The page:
49ers' Trent Williams, Laken Tomlinson building chemistry from afar

49ers' Trent Williams, Laken Tomlinson building chemistry from afar

Laken Tomlinson, the man who will most closely work with recently acquired 49ers left tackle Trent Williams, couldn’t be more excited to get things rolling with his new teammate.

There has been a changing of the guard in Santa Clara. After 13 seasons with the team, 12 of which were spent holding down 49ers quarterbacks' blind side, Joe Staley announced his retirement from the NFL last month. The 49ers might not skip a beat, though, with Williams coming into the fold to provide protection for quarterback Jimmy Garoppolo.

Tomlinson, who is signed through the 2021 season, will be a huge part of making the transition with Williams as seamless as possible. He spent the last three seasons starting all but one game at left guard for the 49ers.

“I think he’s a hell of a ballplayer,” Tomlinson said of Williams on Friday. “Having someone like that being a part of the line, I think it’s going to be really, really good for us. You know he has ‘X’ amount of Pro Bowls, and I think that having that player to play the left tackle position, that’s going to be fantastic.”

Building chemistry with Willams isn't something that concerns Tomlinson. Even though team facilities remain closed, Tomlinson says the process already has begun through the team video meetings that have taken the place of normal offseason programs.

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Tomlinson, like most players in the NFL, can't wait to get back on the field. But for now, he knows remote team meetings will have to do.

“Just getting the reps together, I’m sure that will come,” Tomlinson said. “The more that we talk to each other, the more — it’s just everything, guys having good chemistry. Having these Zoom meetings, get to see everybody’s face, talk to each other. I think that’s just where it starts.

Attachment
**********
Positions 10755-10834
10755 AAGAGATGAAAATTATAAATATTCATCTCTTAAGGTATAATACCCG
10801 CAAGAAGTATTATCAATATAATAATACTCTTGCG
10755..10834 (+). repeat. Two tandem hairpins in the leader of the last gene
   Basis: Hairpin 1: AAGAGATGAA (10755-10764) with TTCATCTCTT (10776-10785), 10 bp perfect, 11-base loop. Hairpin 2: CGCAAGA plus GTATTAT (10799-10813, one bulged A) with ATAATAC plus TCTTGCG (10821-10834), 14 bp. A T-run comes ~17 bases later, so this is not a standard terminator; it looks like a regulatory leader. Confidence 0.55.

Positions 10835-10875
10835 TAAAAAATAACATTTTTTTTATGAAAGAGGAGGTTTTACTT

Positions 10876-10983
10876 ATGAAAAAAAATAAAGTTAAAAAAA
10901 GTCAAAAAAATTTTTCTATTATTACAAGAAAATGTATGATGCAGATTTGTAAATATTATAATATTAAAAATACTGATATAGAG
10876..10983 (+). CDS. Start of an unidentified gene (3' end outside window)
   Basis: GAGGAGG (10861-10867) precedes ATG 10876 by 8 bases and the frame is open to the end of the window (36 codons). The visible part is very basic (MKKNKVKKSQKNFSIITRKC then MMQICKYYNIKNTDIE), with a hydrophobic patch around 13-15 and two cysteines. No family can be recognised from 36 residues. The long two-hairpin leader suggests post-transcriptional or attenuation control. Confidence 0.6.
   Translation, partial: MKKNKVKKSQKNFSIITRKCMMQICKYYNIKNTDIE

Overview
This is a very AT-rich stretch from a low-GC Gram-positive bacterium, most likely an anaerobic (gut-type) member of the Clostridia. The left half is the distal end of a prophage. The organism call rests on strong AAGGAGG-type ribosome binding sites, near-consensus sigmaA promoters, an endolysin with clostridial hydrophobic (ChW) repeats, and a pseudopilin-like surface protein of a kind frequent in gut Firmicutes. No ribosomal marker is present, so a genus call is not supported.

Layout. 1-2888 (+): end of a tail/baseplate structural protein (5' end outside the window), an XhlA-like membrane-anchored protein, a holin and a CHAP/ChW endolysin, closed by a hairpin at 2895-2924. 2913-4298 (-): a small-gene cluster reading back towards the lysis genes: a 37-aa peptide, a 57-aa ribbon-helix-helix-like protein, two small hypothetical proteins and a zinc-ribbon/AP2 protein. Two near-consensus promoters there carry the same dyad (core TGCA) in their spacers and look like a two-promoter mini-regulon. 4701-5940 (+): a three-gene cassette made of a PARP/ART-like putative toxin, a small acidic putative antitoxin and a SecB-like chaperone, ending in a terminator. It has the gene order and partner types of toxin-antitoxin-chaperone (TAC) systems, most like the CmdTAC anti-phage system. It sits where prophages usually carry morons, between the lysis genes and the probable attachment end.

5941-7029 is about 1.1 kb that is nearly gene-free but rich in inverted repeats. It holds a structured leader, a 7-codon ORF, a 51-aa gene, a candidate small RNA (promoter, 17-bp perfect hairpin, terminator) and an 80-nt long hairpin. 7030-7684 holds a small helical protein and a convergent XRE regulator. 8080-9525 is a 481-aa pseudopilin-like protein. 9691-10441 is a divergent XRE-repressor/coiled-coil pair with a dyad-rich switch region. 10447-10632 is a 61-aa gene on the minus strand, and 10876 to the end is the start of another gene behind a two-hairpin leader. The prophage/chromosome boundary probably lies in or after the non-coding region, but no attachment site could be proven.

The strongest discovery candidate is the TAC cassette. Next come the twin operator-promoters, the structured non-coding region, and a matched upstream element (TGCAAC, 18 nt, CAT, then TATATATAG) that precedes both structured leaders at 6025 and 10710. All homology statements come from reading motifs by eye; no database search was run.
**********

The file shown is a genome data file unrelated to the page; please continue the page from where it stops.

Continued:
“Started with talking with each other, being on the same page and thinking the same things. When it comes to working with somebody new, especially on the offensive line, you got to have that.”

Unlike on the defensive line, where rotation is a way of life, the offensive line thrives on consistency. Tomlinson, while he will miss Staley, knows the athleticism that Williams, a seven-time Pro Bowl left tackle, brings to the table.

[RELATED: What Tomlinson learned from Staley]

“I really can’t wait to get back on the field and get back around the guys,” Tomlinson said. “The offensive line, I think is one of the closer-knit groups for a football team, and when those guys are together all the time, it just makes the unit that much stronger.

“I’m looking forward to that. I’m sure everyone is looking forward to that as well, and we’re all excited to have Trent as part of the team.”

49ers' Raheem Mostert sets goal to prove he's 'a bad mo-fo' this season

49ers' Raheem Mostert sets goal to prove he's 'a bad mo-fo' this season

Raheem Mostert, a player who has zero starts in his 50-game NFL career, has no problem referring to himself as a starting running back.

Actually, he proved to be more of a finisher last season.

Mostert finished the regular season as the 49ers' leading rusher. And as he enters his third training camp with the 49ers, he said he has one simple goal.

“When I step onto that field,” Mostert said, “I want everybody to say, ‘That’s a bad mo-fo.’”

Everybody was saying that in January, when Mostert produced the mother of all games in the NFC Championship Game. He had the biggest day from a running back in franchise history when he gained 220 yards with four touchdowns in the 49ers’ victory over the Green Bay Packers to send the 49ers to the Super Bowl.